The Paper Exhibition is the name of the stunning installation at the Saatchi Gallery that took place in Summer 2013, and as with 2012’s Korean Eye it was one of the must see art installations in London. As the name suggests its focus was on one medium alone; paper, for anyone not quite awake enough to join the dots, and it’s genuinely impressive in terms of variety, despite its relatively narrow material confines.
The exhibition opened on the 18th of June 2013 an it ran for the majority of the rest the year, closing on the 3rd November 2013. It featured a significant body of works from 44 modern day artists created over the last ten years, with a lot of material produced very recently. It’s a great showcase for some of the best new artwork on the medium of paper, reiterating the material’s intrinsic association with art throughout history.
There was a very modern minimalism to the construct of the exhibition within the Saatchi Gallery, but that’s an inevitability with the sub-zero curating skills of Rebecca Wilson. Where the Royal Academy of Arts‘ walls are crammed with entrants in their Summer Exhibition, the Saatchi Gallery curators chose more selectively, leaving a lot of room between artworks. Both hanging styles have their own merit, but with an exhibition titled Paper you’ve got to include a good level of white space and the Saatchi Gallery pulls it off perfectly.
Artwork ranged from paper sculpture to carvings, sketches, paintings, cut work, photography, hanging model installations and a whole lot more. The variety of art shows the endless possibilities of the material and adds to the variety of experience a visit to the exhibition provides.
There were a lot of stand-out artworks that formed the exhibition, starting out with one of the first we saw as we entered, Jessica Jackson Huchins’ Couch For A Long Time (2009) – see picture above. It cushions idling pots on a newspaper cutting covered sofa with references to the instant age of news, the laziness of indifference, the volume of press and the self preservation of society.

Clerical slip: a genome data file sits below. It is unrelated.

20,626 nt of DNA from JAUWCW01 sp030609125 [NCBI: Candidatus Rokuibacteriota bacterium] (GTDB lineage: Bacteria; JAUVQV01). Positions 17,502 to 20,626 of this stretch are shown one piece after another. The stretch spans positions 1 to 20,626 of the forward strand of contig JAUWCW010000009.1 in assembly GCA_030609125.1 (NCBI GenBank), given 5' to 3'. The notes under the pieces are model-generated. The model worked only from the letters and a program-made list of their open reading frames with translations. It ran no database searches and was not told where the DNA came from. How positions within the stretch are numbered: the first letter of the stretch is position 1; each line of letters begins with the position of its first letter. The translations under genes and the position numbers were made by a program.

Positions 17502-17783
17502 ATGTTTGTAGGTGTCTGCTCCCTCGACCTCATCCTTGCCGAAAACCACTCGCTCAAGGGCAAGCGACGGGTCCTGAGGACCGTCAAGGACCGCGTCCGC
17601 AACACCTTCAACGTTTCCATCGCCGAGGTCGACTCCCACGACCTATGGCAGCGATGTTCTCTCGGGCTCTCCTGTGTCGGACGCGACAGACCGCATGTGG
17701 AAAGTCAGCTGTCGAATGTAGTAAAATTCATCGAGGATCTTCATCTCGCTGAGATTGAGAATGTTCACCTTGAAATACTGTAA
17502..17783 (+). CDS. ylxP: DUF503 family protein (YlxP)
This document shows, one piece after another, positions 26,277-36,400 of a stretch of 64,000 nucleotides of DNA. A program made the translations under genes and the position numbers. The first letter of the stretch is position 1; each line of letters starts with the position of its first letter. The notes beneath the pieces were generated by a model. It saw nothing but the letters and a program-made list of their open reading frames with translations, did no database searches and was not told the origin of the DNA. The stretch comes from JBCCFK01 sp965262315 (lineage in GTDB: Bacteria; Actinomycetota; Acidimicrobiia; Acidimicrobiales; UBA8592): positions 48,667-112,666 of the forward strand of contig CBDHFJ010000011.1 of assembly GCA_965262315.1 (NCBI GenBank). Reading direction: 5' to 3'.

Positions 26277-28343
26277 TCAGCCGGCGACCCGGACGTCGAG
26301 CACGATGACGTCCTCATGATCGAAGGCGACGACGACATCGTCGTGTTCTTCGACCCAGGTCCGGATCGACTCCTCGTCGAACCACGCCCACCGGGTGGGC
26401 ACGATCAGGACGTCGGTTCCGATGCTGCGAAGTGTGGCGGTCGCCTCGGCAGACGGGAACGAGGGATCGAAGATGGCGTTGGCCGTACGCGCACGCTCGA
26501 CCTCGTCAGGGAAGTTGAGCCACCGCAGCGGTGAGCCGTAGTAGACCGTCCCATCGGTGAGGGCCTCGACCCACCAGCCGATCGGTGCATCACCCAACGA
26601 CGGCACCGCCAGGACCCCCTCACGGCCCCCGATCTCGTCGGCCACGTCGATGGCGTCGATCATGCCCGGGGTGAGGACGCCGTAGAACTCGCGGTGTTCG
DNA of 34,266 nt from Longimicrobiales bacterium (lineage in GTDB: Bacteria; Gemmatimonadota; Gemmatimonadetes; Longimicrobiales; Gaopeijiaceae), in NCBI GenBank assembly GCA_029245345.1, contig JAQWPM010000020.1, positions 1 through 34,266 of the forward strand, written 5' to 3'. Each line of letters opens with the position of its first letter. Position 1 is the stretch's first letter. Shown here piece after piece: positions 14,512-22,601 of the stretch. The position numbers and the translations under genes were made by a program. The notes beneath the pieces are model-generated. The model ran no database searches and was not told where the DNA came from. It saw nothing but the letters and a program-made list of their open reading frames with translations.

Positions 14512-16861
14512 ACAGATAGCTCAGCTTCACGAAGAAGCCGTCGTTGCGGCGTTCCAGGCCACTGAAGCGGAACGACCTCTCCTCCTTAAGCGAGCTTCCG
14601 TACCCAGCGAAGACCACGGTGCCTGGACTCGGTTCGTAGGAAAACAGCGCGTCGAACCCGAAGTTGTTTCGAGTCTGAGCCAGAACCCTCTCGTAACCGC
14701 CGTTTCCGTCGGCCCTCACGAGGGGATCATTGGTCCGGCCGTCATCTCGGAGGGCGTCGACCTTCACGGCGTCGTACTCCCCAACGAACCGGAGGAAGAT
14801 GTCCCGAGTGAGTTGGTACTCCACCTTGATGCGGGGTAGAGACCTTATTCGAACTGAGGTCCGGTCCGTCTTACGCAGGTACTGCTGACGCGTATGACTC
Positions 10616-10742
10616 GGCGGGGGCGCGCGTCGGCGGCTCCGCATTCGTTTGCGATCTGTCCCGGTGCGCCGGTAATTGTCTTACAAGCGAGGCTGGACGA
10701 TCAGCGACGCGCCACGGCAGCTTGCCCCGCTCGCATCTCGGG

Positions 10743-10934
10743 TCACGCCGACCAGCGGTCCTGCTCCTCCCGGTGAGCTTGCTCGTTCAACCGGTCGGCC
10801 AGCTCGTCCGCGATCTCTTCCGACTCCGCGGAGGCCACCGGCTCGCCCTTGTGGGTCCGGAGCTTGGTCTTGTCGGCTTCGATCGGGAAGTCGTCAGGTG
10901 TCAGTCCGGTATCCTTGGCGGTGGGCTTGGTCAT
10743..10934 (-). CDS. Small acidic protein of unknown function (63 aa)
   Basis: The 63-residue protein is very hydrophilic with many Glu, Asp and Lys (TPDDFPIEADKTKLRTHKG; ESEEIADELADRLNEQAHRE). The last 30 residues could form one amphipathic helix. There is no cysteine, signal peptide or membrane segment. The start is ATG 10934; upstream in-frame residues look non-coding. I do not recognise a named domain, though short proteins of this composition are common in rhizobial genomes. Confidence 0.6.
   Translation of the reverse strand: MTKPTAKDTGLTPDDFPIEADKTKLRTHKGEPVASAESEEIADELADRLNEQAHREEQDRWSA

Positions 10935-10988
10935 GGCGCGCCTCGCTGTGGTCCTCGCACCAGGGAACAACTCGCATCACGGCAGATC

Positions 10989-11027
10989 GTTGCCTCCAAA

Other notable works include Silke Schatz’s Mothership (2003) with the themes of new life and evolution seemingly treated as alien constructs, Tom Thayer’s Congregation (2010) linking religious gatherings with marionettes, Japanese artist Yuken Teruya’s Paper Bags series (2005) charting the course of paper from wood to branded bag, and Han Feng’s Floating City (2008), which asks the viewer to consider the city scape as the idea instead of just the physical construction that it has eventually become.
The biggest and most impressive inclusion in the Gallery’s Paper Exhibition is Marcelo Jácome’s Planos-Pipas (2013), which means ‘kite planes’ in the artist’s native language Portuguese. It’s room size superstructure contains an aesthetic that implies individual multicoloured airborne objects moving together like a flock of starlings or a kite show. See images below.
The exhibition was a breathtaking and memorable experience that left us with many things to think about and a lot more beauty in our minds eye. It was well worth taking the time to explore it, get up close and see into the detail of the blank pages of paper.
Paper exhibition, Saatchi Gallery review: 5/5
For anyone that missed the exhibition itself, below are a few of the the shots we fired off while visiting the Paper exhibition at the Saatchi Gallery: